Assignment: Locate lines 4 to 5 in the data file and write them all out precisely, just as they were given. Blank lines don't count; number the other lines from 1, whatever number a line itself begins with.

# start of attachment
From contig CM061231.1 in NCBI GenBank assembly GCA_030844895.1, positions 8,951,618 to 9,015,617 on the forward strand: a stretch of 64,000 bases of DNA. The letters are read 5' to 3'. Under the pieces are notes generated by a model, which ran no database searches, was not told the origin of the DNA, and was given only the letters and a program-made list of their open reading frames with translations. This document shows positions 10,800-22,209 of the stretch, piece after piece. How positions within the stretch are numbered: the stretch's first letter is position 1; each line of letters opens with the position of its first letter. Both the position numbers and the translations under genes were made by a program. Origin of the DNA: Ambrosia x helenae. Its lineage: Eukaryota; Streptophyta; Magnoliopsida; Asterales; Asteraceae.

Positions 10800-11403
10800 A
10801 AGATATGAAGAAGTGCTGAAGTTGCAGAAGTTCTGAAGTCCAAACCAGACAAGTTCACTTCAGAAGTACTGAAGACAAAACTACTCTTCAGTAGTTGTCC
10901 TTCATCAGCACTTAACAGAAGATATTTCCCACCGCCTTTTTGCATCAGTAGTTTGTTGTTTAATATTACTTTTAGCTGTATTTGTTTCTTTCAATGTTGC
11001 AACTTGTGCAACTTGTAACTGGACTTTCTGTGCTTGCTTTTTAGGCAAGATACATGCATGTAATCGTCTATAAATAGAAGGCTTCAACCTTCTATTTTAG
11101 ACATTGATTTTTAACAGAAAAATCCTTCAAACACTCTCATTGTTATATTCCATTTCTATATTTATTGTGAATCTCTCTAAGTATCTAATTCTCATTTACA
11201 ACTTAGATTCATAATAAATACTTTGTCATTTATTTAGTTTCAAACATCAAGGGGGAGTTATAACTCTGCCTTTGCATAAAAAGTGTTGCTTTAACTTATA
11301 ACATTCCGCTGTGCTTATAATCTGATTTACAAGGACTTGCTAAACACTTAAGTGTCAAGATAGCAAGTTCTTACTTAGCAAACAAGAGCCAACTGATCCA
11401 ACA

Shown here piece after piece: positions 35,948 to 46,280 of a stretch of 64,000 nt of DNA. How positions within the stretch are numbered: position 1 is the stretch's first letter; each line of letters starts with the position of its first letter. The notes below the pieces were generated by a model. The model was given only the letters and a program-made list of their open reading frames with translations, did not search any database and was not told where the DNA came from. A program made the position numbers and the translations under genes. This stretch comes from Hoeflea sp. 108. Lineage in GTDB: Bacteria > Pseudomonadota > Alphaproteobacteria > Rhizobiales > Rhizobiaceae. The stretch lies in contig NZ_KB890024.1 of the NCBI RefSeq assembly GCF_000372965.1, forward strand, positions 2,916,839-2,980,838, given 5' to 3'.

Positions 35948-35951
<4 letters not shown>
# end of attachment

10801 AGATATGAAGAAGTGCTGAAGTTGCAGAAGTTCTGAAGTCCAAACCAGACAAGTTCACTTCAGAAGTACTGAAGACAAAACTACTCTTCAGTAGTTGTCC
10901 TTCATCAGCACTTAACAGAAGATATTTCCCACCGCCTTTTTGCATCAGTAGTTTGTTGTTTAATATTACTTTTAGCTGTATTTGTTTCTTTCAATGTTGC